Journal Information
Vol. 57. Issue 9.
Pages 596-599 (September 2021)
Visits
...
Vol. 57. Issue 9.
Pages 596-599 (September 2021)
Scientific Letter
Full text access
Forum COPD working group consensus on the diagnosis, treatment and follow-up of COPD
Consenso sobre el diagnóstico, tratamiento y seguimiento de la EPOC: Grupo de trabajo EPOC Forum
Visits
...
José Luis López-Camposa,
Corresponding author
lcampos@separ.es

Corresponding author.
, Myriam Calle Rubiob, José Luis Izquierdo Alonsoc, Alberto Fernández-Villard, Beatriz Abascal-Boladoe, Bernardino Alcázarf, Francisco García-Ríog, Germán Peces-Barbah, Joan Serra Batllesi, José Javier Martínez Garceránj, Juan Antonio Riesco Mirandak, Juan Marco Figueira-Gonçalvesl, Juan José Soler-Cataluñam, Mikel Tempranon, Francisco Ortega Ruizo, Salud Santos Pérezp, Carlos José Álvarez Martínezq
a Unidad Médico-Quirúrgica de Enfermedades Respiratorias, Instituto de Biomedicina de Sevilla (IBiS), Hospital Universitario Virgen del Rocío/Universidad de Sevilla, Centro de Investigación Biomédica en Red de Enfermedades Respiratorias (CIBERES), Instituto de Salud Carlos III, Madrid, Spain
b Departamento de Medicina, Universidad Complutense de Madrid, Hospital Clínico de San Carlos, Madrid, Spain
c Departamento de Medicina y Especialidades, Universidad de Alcalá, Hospital Universitario de Guadalajara, Guadalajara, Spain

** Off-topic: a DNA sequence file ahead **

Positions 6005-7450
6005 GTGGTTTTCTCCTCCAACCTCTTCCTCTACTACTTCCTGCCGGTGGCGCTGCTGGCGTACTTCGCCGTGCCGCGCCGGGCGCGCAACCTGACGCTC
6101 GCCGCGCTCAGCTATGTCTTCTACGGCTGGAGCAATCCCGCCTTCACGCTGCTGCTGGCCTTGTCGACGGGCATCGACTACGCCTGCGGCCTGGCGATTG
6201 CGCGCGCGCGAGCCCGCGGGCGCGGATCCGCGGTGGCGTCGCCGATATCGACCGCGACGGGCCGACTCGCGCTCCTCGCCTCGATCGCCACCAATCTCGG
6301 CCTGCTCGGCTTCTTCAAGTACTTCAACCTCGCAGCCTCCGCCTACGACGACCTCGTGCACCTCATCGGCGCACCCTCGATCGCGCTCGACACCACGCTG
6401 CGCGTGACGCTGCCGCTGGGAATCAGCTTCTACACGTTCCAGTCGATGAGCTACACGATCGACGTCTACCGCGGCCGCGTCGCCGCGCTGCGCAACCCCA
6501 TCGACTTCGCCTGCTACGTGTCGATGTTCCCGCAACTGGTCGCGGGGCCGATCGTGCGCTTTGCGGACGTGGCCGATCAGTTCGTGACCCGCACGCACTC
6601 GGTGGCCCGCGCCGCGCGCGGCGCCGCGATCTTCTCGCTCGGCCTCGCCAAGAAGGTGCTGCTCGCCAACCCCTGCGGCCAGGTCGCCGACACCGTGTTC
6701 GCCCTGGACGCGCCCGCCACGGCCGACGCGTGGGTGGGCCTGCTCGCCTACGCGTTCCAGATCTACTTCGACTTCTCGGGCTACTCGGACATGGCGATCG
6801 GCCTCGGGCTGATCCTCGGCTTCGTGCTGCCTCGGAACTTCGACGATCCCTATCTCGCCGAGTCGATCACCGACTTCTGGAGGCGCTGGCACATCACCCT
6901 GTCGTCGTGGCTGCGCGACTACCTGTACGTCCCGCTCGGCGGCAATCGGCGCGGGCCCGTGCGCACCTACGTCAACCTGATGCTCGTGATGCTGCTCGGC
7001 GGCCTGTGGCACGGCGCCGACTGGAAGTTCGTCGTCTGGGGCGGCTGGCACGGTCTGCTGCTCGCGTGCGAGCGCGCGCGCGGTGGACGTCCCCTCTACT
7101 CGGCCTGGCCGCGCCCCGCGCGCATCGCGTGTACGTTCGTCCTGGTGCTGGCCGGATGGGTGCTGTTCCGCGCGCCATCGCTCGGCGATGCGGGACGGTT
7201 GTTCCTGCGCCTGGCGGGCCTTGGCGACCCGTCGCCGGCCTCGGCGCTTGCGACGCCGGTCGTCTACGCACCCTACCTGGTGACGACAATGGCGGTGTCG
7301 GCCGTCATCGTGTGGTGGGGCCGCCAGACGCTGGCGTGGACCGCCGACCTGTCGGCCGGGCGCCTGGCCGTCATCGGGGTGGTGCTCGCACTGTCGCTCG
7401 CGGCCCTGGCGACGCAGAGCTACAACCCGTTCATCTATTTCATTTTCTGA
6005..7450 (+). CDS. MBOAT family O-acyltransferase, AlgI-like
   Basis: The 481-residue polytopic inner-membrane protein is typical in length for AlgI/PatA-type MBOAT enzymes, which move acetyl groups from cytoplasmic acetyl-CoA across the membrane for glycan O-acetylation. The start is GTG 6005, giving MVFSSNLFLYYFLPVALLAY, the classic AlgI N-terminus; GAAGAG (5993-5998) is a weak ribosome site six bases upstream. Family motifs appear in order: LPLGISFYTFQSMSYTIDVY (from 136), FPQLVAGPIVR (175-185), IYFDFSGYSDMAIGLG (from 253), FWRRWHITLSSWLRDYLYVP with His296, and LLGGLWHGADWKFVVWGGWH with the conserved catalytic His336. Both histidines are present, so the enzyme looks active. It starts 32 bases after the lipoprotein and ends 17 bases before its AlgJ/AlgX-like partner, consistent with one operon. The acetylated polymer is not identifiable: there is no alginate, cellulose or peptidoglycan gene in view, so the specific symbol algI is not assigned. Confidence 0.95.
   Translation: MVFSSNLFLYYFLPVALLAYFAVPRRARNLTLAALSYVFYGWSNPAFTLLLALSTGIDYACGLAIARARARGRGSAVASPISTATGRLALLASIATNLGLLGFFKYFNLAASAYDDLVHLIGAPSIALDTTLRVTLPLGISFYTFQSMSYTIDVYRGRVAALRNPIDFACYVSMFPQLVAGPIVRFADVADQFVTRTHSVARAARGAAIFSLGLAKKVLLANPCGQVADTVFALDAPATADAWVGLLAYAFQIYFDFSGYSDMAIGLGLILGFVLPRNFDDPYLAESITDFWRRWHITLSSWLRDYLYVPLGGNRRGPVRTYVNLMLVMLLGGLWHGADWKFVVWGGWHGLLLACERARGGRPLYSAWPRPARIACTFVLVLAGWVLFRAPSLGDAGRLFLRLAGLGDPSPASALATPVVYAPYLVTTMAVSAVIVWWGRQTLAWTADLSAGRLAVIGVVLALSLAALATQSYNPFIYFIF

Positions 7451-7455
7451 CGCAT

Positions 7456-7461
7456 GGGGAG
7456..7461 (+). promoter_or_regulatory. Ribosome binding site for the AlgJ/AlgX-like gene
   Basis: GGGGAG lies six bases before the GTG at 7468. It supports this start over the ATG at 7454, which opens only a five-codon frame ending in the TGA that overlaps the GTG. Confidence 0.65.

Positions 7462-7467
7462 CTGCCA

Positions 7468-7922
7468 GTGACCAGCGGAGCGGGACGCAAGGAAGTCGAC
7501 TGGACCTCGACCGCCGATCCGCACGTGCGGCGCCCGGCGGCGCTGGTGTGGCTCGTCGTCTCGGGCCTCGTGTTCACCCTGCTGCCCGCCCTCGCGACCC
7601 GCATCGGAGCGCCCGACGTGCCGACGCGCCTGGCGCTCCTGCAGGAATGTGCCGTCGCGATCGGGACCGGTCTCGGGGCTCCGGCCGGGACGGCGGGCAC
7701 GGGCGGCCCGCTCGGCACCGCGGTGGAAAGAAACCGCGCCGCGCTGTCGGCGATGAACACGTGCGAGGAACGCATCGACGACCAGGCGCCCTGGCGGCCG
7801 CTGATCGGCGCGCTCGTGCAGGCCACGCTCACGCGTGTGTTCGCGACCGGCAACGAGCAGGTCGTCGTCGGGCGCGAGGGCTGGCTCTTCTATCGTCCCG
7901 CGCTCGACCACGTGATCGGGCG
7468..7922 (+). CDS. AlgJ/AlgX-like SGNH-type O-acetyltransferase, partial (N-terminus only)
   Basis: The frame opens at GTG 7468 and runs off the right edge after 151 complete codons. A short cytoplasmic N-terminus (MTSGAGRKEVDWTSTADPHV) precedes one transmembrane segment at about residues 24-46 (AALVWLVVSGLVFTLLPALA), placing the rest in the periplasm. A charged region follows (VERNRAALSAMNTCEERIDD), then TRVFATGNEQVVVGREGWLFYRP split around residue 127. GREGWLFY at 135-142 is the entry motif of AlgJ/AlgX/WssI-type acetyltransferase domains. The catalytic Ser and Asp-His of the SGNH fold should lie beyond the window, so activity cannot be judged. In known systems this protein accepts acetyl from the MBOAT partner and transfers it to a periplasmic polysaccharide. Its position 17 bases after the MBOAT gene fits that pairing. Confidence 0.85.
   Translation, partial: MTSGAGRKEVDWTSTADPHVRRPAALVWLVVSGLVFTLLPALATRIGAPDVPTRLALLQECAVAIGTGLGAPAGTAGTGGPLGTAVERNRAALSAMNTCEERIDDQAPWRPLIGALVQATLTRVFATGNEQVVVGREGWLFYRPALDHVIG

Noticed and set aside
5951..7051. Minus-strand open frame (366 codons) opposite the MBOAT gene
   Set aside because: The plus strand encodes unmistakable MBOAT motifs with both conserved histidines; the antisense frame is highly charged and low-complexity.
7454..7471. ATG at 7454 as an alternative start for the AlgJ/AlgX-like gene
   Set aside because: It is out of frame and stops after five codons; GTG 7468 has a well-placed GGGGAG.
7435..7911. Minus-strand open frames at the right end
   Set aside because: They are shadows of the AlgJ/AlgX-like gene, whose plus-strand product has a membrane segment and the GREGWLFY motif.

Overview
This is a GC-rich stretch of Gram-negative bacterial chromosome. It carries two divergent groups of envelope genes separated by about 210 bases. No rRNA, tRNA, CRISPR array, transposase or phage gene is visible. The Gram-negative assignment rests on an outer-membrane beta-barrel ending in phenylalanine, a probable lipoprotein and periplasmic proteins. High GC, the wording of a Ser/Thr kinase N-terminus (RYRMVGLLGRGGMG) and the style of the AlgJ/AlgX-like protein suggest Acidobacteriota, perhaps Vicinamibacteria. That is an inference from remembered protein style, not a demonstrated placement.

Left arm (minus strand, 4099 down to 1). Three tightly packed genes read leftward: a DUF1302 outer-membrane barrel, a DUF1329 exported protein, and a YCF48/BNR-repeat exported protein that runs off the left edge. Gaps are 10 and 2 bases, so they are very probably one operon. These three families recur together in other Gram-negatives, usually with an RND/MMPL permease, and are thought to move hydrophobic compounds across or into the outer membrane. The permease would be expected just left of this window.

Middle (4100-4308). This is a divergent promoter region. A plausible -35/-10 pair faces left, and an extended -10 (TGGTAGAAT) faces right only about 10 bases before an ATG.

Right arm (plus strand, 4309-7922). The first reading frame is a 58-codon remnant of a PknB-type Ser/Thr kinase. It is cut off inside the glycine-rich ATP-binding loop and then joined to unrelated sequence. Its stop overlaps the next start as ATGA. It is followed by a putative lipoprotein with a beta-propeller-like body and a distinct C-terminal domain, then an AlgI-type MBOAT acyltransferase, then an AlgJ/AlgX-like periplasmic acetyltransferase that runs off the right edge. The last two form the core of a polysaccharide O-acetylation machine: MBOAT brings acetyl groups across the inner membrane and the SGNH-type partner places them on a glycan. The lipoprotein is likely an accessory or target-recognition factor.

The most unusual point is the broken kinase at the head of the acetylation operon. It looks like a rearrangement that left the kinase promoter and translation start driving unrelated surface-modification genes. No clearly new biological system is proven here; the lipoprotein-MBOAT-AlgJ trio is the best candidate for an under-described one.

d Hospital Álvaro Cunqueiro, Instituto de Investigación Sanitaria Galicia Sur (IISGS), Vigo, Spain
e Hospital Universitario Marqués de Valdecilla, Santander, Spain
f Servicio de Neumología, AIG de Medicina, Hospital de Alta Resolución de Loja, Granada, Centro de Investigación Biomédica en Red de Enfermedades Respiratorias (CIBERES), Instituto de Salud Carlos III, Madrid, Spain
g Hospital Universitario La Paz, Madrid, Spain
h Hospital Universitario Fundación Jiménez Díaz, Centro de Investigación Biomédica en Red de Enfermedades Respiratorias (CIBERES), Instituto de Salud Carlos III, Madrid, Spain
i Hospital Universitari de Vic, Barcelona, Spain
j Hospital General Universitario Santa Lucía, Cartagena, Spain
k Hospital San Pedro de Alcántara, Cáceres, Spain
l Hospital Universitario Nuestra Señora de Candelaria, Tenerife, Spain
m Hospital Universitario Arnau de Vilanova, Valencia, Spain
n Hospital San Eloy, Bizkaia, Spain
o Unidad Médico-Quirúrgica de Enfermedades Respiratorias, Instituto de Biomedicina de Sevilla (IBiS), Hospital Universitario Virgen del Rocío/Universidad de Sevilla; Centro de Investigación Biomédica en Red de Enfermedades Respiratorias (CIBERES), Instituto de Salud Carlos III, Madrid, Spain
p Hospital Universitario de Bellvitge-IDIBELL, Hospitalet de Llobregat, Barcelona, Spain
q Complejo Hospitalario Ruber Juan Bravo, Madrid, Spain
Article information
Full Text
Bibliography
Download PDF
Statistics
Tables (1)
Table 1. Results obtained by the panel of experts after 2 rounds of consultations.
Full Text
To the Editor:

Despite the numerous strategic plans for the prevention and management of chronic obstructive pulmonary disease (COPD) that have been implemented to date, high prevalence, underdiagnosis, and burden of care all remain a challenge in clinical practice1–4. Some of the main difficulties in COPD management include the prioritization and degree of control of treatable traits, and problems with inhaled therapy, such as device selection and patient adherence to prescribed maintenance treatment3,5–8. Moreover, new care strategies and, above all, new therapeutic strategies are scene-changers in the clinical management of COPD. The aim of this study was to reach a consensus among COPD experts on controversial issues in the evaluation and treatment of the disease, using Delphi methodology9.